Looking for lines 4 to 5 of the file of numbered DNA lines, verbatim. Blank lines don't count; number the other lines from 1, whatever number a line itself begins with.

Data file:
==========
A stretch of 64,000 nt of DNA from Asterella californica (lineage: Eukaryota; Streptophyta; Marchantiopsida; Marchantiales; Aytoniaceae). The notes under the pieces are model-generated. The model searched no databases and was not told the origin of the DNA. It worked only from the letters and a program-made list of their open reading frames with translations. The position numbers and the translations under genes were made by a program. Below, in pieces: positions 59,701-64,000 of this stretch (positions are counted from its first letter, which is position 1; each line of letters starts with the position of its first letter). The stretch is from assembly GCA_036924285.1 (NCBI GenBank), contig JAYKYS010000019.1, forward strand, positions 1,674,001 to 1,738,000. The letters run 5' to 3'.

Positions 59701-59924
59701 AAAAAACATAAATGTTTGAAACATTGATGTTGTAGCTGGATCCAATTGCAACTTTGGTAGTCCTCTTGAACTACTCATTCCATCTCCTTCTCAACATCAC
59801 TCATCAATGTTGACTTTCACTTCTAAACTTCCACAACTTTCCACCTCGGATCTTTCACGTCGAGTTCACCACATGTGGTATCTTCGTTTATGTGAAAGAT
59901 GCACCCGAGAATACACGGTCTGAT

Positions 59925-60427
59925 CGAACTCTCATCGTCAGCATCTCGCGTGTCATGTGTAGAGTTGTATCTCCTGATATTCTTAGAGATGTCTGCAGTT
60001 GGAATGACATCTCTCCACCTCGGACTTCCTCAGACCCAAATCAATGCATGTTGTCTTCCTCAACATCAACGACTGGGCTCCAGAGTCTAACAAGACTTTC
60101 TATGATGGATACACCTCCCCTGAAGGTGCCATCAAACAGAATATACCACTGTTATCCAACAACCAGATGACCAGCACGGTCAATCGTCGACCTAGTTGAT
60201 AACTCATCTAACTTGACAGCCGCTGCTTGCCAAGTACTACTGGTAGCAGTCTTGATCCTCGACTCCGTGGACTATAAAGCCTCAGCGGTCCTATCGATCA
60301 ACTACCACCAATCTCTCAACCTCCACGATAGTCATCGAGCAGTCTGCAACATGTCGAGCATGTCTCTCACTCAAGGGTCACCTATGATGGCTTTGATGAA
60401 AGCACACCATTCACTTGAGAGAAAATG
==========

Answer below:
59801 TCATCAATGTTGACTTTCACTTCTAAACTTCCACAACTTTCCACCTCGGATCTTTCACGTCGAGTTCACCACATGTGGTATCTTCGTTTATGTGAAAGAT
59901 GCACCCGAGAATACACGGTCTGAT